You May Be Right...

From the Story Arc: Sparks!

Previous Story in the Arc: It's Still Rock n' Roll... by Petrograd (Thursday, June 01, 2006)

Next Story in the Arc: Only the Good Die Young by Petrograd (Tuesday, October 03, 2006)

(posted Saturday, June 24, 2006)

Two weeks in a library, 3 days of 'web-searching,' and 16 hours of 'ISP back-hacking,' (whatever that was, Waitron had taken care of it), and Petrograd had an address. The man was on the end of a high-density fiber-optic hardline streight from a CreyTech TX11000 server cluster. It took him fifteen minutes to find the line: streight through a hole punched in the back wall, it extended from Brickstown, through a patch of sewer, across several hundred arial towers, and on back into Crey's Folly as far as the eye could see.

11 snipers, 20-odd Rikti drones, and two wayward pigeons later, Ivan Ilych Derinsky was not a happy man, with various scorched patches and chunks out of his armor to back him up. He landed at the familiar gates of Carnival Town and began to walk on into the courtyard, only to find three tankers had surrounded him.

"Looks like we got us a hero..."
"Watcha doin' here, tinman?"
"Pwn him, Steve!"

Derinsky just sighed, and let his gold medal hit the ground with a thump.

"Shiny."
"Dibs when we drop him."
"Pwn him, Steve!"

"Fine, am knowing rules. You are nyet respecting turf rights, I am having to drop you. Bolshoi."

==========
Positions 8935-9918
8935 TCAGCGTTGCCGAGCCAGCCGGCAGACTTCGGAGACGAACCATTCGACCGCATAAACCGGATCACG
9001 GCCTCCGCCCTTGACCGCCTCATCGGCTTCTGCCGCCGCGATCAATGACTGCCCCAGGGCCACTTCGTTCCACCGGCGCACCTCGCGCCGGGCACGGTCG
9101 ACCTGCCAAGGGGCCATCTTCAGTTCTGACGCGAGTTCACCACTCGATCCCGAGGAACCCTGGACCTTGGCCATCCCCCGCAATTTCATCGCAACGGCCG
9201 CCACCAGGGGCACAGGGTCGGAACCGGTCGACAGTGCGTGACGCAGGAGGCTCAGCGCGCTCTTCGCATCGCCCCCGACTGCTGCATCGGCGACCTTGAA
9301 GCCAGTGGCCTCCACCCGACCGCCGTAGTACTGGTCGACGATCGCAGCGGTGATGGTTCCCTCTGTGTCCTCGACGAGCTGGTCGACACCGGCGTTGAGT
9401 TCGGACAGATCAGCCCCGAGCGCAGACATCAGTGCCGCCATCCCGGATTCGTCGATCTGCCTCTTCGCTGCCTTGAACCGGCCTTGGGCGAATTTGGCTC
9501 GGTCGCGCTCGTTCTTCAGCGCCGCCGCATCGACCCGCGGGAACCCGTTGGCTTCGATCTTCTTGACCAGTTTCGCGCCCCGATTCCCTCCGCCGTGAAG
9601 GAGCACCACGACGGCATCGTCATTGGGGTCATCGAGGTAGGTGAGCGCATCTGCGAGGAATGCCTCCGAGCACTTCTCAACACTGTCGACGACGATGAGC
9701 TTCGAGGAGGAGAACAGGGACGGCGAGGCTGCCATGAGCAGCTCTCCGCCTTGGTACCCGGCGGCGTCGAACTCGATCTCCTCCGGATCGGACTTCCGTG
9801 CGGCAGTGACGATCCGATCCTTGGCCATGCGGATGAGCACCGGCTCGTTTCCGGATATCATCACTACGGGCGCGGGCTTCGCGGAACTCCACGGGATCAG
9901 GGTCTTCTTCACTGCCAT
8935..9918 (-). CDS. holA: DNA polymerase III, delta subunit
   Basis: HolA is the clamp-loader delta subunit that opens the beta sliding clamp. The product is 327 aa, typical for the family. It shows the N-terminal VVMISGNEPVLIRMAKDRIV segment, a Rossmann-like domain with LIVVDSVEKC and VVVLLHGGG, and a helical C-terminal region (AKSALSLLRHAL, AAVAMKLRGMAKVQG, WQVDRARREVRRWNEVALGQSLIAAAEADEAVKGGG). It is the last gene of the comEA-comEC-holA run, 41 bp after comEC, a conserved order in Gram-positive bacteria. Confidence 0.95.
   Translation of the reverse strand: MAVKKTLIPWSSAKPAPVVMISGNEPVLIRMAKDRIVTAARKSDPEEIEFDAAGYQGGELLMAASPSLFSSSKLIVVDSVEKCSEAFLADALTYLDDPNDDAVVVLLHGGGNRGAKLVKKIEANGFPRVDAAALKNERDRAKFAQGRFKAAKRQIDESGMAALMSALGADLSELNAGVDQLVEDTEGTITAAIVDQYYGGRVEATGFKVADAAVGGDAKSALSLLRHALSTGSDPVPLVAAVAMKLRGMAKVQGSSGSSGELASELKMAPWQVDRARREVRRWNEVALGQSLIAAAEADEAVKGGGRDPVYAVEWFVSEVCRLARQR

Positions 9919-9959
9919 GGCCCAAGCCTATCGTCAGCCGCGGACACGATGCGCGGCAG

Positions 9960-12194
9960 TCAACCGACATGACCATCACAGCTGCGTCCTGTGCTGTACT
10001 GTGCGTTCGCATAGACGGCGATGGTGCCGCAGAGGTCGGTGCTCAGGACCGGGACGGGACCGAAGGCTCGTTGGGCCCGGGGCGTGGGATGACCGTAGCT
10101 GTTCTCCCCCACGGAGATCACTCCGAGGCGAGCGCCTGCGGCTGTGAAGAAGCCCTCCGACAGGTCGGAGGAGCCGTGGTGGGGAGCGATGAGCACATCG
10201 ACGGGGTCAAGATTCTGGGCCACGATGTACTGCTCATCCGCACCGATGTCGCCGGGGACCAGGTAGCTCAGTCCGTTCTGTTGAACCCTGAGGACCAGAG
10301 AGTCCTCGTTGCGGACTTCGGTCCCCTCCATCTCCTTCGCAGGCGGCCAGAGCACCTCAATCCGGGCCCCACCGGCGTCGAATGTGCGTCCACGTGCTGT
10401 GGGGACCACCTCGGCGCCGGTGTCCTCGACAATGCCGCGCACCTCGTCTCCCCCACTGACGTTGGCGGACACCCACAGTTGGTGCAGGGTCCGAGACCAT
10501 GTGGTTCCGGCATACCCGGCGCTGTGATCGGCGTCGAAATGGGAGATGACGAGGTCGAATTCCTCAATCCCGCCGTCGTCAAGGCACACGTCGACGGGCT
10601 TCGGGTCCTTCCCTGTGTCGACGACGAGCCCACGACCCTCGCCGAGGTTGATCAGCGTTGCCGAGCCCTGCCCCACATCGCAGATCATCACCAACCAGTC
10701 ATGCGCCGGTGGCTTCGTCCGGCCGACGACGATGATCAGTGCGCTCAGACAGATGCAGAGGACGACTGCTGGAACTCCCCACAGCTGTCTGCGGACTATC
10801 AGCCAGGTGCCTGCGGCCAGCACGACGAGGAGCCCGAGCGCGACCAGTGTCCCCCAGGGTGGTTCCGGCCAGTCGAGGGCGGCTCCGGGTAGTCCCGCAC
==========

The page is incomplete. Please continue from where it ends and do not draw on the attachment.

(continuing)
The big one in front laughed and swung back his sledgehammer arm, only to stay that way as his hydrolic lines suddenly coated with ice.
The two in back threw buzzsaw blades with the force of a small truck..... right through where Petrograd had just been, and right into the big ones chestplate, knocking him backwards.
A torrent of blue bolts flew down from above them, and when the glare cleared a few moments later, all three tanks were on the ground. Petrograd hopped down from the girder and headed on for the courtyard.

A hammer caught him flat in the back. "You didn't really think that a brainfreeze would stop me, didya? Shake off the wakies boys."
Hammers dented his carapace, claws threw sparks across steel, and before he could even stand back up, Petrograd lay still. The three big vultures gathered to roost.

"Hey boss, this beltpack won't come off, too many wires."
"Leave it, not much time till he runs to the hospital, crying mommy."
The three walked towards the courtyard, wearing between them a long red cape, an armful of belt ampules, and a shiny gold medal streight from the Freakalympics.

'Pshisssssshhhhh' went the beltpack, its four gauges clicking down one tick. Petrograd stood up, shaking his head. "Idiots." He broke into a run, his jetpack kicking in, skimming at ground level as the ice-sword appeared in his hand. The three never knew what hit them.

* * * * *

"Hey, its the golden-boy!" c4L1du5 called, sticking his 'meat' arm into a cooler. "Brewskie for the Ruski?"
Take one bottle jagermeister, one handful crushed-up no-doze, one hit excellsior, two packets of ginsing, 30 ccs of synthetic adrenaline, and store it under high pressure in an aluminum can.